"In anger...in emotional outburst I would have said that I will leave the country. It does not mean I will do it..I enjoy the glory and fame. But if this happens again, I will seriously think of leaving. I am serious," Haasan told reporters.
The actor had earlier made an impassioned plea seeking the release of the film in his home state Tamil Nadu, saying that he would go abroad in search of a "secular state" where he would be allowed to continue pursuing his art.
He said he was thankful to Tamil Nadu chief minister Jayalalitha for offering help. "She is an artist, she has understood, she has come forward. I am grateful," he said.
There were reports that Haasan will take the fight over the release of his film Vishwaroopam to the Supreme Court
"Now that she (Jayalalitha) is helping me why do I need to go to the Supreme Court," Haasan said.
"It is very silly to say I got good publicity; India did not get good publicity. What is the use of me getting good publicity when India's name is being dragged in the muck,," Kamal Haasan said on the film row.
"I don't want any more squabbling. This is gruelling, troublesome and insulting. Not only for me, but to several others associated with this movie. This kind of squabbling is not going to take us anywhere," Haasan said.
On the issue of Muslims opposing his film, the actor further said that for him, there is no religion. "For me there is people. I really do love them (Muslims). I request India, my Muslim brothers, Christian brothers, Sikh brothers to avoid such things. We have so much more to do to take India forward.
"I don't know what I did to deserve this. Artistes are the front bumpers of our vehicles. Do not disrespect us. The amount of support I got from the Muslim community is unbelievable. They apologised."
Muslim organisations had earlier demanded that the film be screened to them prior to its release, expressing concern over the depiction of the community in the movie.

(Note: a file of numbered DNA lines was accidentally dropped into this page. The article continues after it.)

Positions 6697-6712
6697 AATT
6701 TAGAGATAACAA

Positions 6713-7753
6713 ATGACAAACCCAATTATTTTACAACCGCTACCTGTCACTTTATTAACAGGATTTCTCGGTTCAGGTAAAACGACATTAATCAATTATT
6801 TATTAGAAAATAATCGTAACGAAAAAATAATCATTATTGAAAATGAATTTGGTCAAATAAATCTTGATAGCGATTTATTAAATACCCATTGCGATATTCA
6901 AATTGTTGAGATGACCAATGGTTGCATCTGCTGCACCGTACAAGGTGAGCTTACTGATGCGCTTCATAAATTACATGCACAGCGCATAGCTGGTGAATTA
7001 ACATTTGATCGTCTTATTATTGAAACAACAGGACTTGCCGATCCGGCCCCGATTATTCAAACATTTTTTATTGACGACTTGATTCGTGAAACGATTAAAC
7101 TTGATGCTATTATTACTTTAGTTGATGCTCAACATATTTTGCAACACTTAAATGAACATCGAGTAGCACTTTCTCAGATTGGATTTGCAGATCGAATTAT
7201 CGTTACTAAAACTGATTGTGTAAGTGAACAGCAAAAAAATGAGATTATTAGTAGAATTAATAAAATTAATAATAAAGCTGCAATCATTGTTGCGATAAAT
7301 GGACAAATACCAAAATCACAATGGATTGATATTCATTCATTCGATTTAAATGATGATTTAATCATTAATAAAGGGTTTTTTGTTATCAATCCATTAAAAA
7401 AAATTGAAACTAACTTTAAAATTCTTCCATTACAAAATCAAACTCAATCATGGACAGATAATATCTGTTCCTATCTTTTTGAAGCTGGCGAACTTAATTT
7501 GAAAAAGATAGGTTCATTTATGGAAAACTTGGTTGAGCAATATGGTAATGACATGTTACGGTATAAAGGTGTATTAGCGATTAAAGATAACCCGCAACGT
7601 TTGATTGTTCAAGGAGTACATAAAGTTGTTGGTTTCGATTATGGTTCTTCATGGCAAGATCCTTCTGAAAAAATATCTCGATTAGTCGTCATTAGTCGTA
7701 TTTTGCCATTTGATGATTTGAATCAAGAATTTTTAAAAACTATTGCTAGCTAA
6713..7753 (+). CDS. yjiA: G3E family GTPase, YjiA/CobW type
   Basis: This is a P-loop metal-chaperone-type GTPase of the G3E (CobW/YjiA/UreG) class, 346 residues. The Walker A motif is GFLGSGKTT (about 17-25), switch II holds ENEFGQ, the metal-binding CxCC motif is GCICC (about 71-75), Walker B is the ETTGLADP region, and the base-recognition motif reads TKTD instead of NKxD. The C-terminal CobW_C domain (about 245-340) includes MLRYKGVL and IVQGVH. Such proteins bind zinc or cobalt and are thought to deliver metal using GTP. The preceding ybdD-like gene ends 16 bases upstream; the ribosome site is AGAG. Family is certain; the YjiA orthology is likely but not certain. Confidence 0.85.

"I was angry and I still am. I don't want to pinpoint to anyone. This country was very big, but was fragmented on baseless issues," Haasan said.
He sought to know why he was being accused of hatred.
"I mean no harm. The film is not about hurting Muslims. The good Muslims in the films are Indians and bad Muslims are terrorists who are not from India. How can I paint terrorist...terrorism white," he said.
"Muslims who were arrested for holding protests against the film were misled by rabble rousers," he said adding, "They are my brothers, forgive them."
"Kamal Haasan has never been accused of painting the Muslims in bad light. Islam is not targeting me...it is the politics...it is not religion. Rather, there are few Muslims,
I remember one Muslim was standing outside to protect the theatre," he said.
"There are bad Muslims in the film. They are terrorists. Why do you want me to paint a terrorists white" he asked.
When asked about the reactions from Bollywood on the film row, Haasan said, "They came forward to support the film.
I must thank all of them." "Javed saab (Javed Akhtar) came forward, although he was not a part of the film."
The actor-filmmaker had suffered a setback on Wednesday when the Madras High Court stayed the release of the film in
Tamil Nadu, even as he agreed to make changes in deference to Muslim sentiments.
The actor had already courted controversy when screen-owners red-flagged his decision to release it on DTH platform.